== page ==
(Reuters) - When explosions ripped through a Philadelphia oil refinery last year, the shock waves knocked Felicia Menna’s front door frame out of place. Then came the black smoke.
“My throat was closing shut,” recalled Menna, who lives about a mile away. “My nostrils felt like they were on fire.”
She went to an emergency room, where doctors put her on a vaporizer device to ease her breathing and treated her with intravenous Benadryl for allergic reactions, according to medical records she provided to Reuters. She was among several dozen people who sought treatment after the blast, according to a neighborhood group that tracked affected residents.
One of the explosions was so large that a National Weather Service satellite captured images of the fireball from space. Refinery owner Philadelphia Energy Solutions later told regulators that the blasts released nearly 700,000 pounds of hazardous chemicals, including butane, and about 3,200 pounds of hydrofluoric acid, which can cause fatal lung injury in high concentrations. The incident remains under investigation by the U.S. Chemical Safety Board.
Yet the federal air quality index (AQI) score for south Philadelphia showed that day as one of the year’s cleanest, according to data from the U.S. Environmental Protection Agency (EPA). The score was based on readings from part of the federal network of air quality monitoring devices, which are operated by the city of Philadelphia with oversight from state regulators and the EPA. None recorded any significant pollution.
“To say there was no impact to air quality was crazy,” said Peter DeCarlo, an environmental engineering professor at Johns Hopkins University who lived in Philadelphia at the time and studied the city’s monitoring system.
The episode illustrates a much broader failure of the U.S. air-pollution monitoring system, according to a Reuters examination of data from the EPA and independent monitoring organizations, along with interviews with scientists and environmental researchers. The government network of 3,900 monitoring devices nationwide has routinely missed major toxic releases and day-to-day pollution dangers, the data show.
The network, for example, identified no risks from 10 of the biggest refinery explosions over the past decade, the Reuters review of EPA data shows, even as thousands of people were hospitalized and the refineries reported toxic emissions to regulators.
Reuters also reviewed data from 10 community-based air monitoring projects by residents worried that government air-quality assessments are inaccurate. Those efforts often revealed pollution spikes and hot spots the EPA network never captured.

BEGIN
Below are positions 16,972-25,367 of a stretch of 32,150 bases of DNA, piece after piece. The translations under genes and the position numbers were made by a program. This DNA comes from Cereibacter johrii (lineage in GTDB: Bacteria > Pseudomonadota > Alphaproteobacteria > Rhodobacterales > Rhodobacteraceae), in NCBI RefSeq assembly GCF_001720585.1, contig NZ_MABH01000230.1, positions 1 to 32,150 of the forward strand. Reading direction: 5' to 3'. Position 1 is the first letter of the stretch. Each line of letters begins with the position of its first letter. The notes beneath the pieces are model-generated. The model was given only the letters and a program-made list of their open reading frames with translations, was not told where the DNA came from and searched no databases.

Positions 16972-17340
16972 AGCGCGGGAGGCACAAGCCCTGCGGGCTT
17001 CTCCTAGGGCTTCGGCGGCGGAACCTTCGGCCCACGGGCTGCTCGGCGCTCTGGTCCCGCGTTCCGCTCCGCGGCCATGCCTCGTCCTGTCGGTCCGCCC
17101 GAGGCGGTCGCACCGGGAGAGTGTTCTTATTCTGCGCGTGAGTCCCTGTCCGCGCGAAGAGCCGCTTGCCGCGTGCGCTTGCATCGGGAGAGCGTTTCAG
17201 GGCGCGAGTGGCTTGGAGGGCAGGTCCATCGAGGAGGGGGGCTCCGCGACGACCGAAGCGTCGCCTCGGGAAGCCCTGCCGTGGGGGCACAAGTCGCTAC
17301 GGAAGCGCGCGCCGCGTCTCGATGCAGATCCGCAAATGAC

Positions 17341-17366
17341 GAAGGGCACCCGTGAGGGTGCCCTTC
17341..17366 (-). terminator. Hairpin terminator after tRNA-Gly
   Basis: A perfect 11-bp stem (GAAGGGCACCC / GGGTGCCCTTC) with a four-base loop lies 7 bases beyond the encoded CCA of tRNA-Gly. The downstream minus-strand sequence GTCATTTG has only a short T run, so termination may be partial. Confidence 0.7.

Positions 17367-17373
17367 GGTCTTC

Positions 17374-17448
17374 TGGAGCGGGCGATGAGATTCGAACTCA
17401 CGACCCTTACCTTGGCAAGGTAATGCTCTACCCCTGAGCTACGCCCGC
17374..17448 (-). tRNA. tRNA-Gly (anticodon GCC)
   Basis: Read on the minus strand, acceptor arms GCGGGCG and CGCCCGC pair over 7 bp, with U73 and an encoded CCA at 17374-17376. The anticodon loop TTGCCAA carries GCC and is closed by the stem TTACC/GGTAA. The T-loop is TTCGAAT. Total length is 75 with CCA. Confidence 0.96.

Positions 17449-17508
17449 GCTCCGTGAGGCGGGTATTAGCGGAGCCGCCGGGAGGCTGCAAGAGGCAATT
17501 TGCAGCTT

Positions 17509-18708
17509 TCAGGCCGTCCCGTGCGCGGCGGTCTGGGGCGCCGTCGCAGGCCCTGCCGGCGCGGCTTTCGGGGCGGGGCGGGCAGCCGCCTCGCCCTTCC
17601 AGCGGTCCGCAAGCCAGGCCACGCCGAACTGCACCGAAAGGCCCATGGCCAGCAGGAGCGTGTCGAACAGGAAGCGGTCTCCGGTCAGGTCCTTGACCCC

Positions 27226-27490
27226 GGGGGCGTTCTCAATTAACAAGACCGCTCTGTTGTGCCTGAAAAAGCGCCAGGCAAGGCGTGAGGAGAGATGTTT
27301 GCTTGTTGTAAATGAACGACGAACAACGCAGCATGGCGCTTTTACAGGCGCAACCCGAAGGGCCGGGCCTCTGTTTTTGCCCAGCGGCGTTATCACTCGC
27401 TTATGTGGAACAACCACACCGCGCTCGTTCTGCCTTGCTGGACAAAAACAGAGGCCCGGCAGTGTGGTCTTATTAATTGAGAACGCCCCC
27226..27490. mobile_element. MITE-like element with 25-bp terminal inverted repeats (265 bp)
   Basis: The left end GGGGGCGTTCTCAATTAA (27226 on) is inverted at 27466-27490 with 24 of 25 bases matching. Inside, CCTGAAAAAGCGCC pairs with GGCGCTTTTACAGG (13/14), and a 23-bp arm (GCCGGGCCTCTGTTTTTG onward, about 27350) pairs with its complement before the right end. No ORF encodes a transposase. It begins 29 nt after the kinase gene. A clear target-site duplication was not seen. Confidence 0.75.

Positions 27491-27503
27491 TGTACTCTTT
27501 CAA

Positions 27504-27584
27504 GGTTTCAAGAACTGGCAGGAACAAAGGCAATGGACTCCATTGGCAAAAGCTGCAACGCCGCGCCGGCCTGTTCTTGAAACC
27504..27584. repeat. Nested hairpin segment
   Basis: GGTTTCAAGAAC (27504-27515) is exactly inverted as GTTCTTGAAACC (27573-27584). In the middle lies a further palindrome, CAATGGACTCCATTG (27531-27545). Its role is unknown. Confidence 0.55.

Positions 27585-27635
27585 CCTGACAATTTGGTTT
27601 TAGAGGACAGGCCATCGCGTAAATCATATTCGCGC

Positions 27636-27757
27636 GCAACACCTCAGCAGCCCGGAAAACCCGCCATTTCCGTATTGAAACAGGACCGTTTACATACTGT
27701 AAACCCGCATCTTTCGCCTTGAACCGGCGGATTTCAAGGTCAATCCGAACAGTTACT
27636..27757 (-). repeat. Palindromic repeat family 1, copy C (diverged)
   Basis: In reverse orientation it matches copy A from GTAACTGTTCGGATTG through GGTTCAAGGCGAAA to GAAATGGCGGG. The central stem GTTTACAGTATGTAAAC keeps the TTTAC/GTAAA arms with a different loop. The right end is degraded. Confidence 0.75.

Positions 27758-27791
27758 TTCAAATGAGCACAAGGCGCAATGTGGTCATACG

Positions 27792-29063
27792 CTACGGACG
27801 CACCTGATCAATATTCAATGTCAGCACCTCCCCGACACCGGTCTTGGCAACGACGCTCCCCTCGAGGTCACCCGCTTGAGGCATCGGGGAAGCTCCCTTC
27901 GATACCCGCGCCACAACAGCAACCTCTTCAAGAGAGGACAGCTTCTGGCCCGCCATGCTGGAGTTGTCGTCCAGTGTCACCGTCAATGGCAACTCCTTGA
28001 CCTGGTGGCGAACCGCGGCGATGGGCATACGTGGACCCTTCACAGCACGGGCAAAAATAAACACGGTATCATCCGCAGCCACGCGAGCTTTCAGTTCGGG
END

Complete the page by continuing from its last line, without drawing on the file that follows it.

About 120 million Americans live in counties that have no EPA pollution monitors at all for small particle pollution, according to agency data. That was the case when an oil refinery in Superior, Wisconsin exploded in 2018, causing a leak of 17,000 barrels of asphalt and blanketing Superior and neighboring Duluth, Minnesota in clouds of black smoke. Though Superior has Wisconsin’s only refinery, the city of 27,000 people isn’t big enough to require permanent government air-pollution monitors nearby, said a spokeswoman for the Wisconsin Department of Natural Resources, citing EPA guidelines.
Fine particles - measuring less than 2.5 microns - are far smaller than a grain of sand and are considered the most dangerous form of pollution because they penetrate the bloodstream and cause lung and heart disease. Major sources include power plant and industrial smoke stack emissions, as well as vehicle exhaust.
The system’s failures pose a public health risk, independent scientists say. The monitors underpin the Air Quality Index that many Americans, including those with respiratory disease, rely on to determine whether the outdoor air is safe. Pollution detected - or missed - by the monitors also guides regulatory decisions on whether new or expanded industrial projects can be permitted under the National Ambient Air Quality Standard. If pollution in the area is below regulatory thresholds, the projects generally go forward.
The data also inform and justify environmental policy decisions - and have often been used by President Donald Trump to tout his environmental record. Trump has cut back on policies aimed at addressing climate change by limiting carbon emissions. In his losing re-election campaign, he referred to the AQI this year when he asserted that America has the world’s cleanest air. A leading Yale University study, produced annually, ranks the nation 16th for air quality globally.
President-elect Joe Biden, a Democrat, has said he would step up prosecutions for illegal polluting; push for a worldwide ban on government subsidies for fossil fuels; tighten fuel economy standards for vehicles; and put limits on methane pollution from oil and gas facilities.